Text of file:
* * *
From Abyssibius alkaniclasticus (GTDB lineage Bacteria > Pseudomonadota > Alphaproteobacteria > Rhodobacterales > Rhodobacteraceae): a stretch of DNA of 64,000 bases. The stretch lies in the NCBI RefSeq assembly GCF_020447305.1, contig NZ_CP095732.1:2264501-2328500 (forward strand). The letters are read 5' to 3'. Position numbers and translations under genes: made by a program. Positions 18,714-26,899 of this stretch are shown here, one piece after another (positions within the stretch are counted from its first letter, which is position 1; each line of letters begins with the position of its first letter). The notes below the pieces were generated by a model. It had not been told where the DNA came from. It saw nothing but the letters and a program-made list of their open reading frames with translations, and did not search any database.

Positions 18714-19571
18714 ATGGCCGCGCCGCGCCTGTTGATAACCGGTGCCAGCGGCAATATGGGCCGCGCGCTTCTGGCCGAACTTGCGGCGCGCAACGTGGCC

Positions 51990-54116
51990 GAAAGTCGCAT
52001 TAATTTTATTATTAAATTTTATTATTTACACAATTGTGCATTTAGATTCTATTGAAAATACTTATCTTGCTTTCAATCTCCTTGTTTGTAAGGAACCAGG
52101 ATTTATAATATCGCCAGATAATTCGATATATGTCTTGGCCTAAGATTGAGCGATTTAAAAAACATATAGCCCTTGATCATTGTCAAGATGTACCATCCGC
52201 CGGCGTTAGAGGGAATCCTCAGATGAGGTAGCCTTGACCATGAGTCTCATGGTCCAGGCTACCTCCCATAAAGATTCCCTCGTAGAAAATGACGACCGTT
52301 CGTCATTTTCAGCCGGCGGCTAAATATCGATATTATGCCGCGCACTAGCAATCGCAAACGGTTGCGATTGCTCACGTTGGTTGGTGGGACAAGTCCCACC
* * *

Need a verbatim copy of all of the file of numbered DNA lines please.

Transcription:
From Abyssibius alkaniclasticus (GTDB lineage Bacteria > Pseudomonadota > Alphaproteobacteria > Rhodobacterales > Rhodobacteraceae): a stretch of DNA of 64,000 bases. The stretch lies in the NCBI RefSeq assembly GCF_020447305.1, contig NZ_CP095732.1:2264501-2328500 (forward strand). The letters are read 5' to 3'. Position numbers and translations under genes: made by a program. Positions 18,714-26,899 of this stretch are shown here, one piece after another (positions within the stretch are counted from its first letter, which is position 1; each line of letters begins with the position of its first letter). The notes below the pieces were generated by a model. It had not been told where the DNA came from. It saw nothing but the letters and a program-made list of their open reading frames with translations, and did not search any database.

Positions 18714-19571
18714 ATGGCCGCGCCGCGCCTGTTGATAACCGGTGCCAGCGGCAATATGGGCCGCGCGCTTCTGGCCGAACTTGCGGCGCGCAACGTGGCC

Positions 51990-54116
51990 GAAAGTCGCAT
52001 TAATTTTATTATTAAATTTTATTATTTACACAATTGTGCATTTAGATTCTATTGAAAATACTTATCTTGCTTTCAATCTCCTTGTTTGTAAGGAACCAGG
52101 ATTTATAATATCGCCAGATAATTCGATATATGTCTTGGCCTAAGATTGAGCGATTTAAAAAACATATAGCCCTTGATCATTGTCAAGATGTACCATCCGC
52201 CGGCGTTAGAGGGAATCCTCAGATGAGGTAGCCTTGACCATGAGTCTCATGGTCCAGGCTACCTCCCATAAAGATTCCCTCGTAGAAAATGACGACCGTT
52301 CGTCATTTTCAGCCGGCGGCTAAATATCGATATTATGCCGCGCACTAGCAATCGCAAACGGTTGCGATTGCTCACGTTGGTTGGTGGGACAAGTCCCACC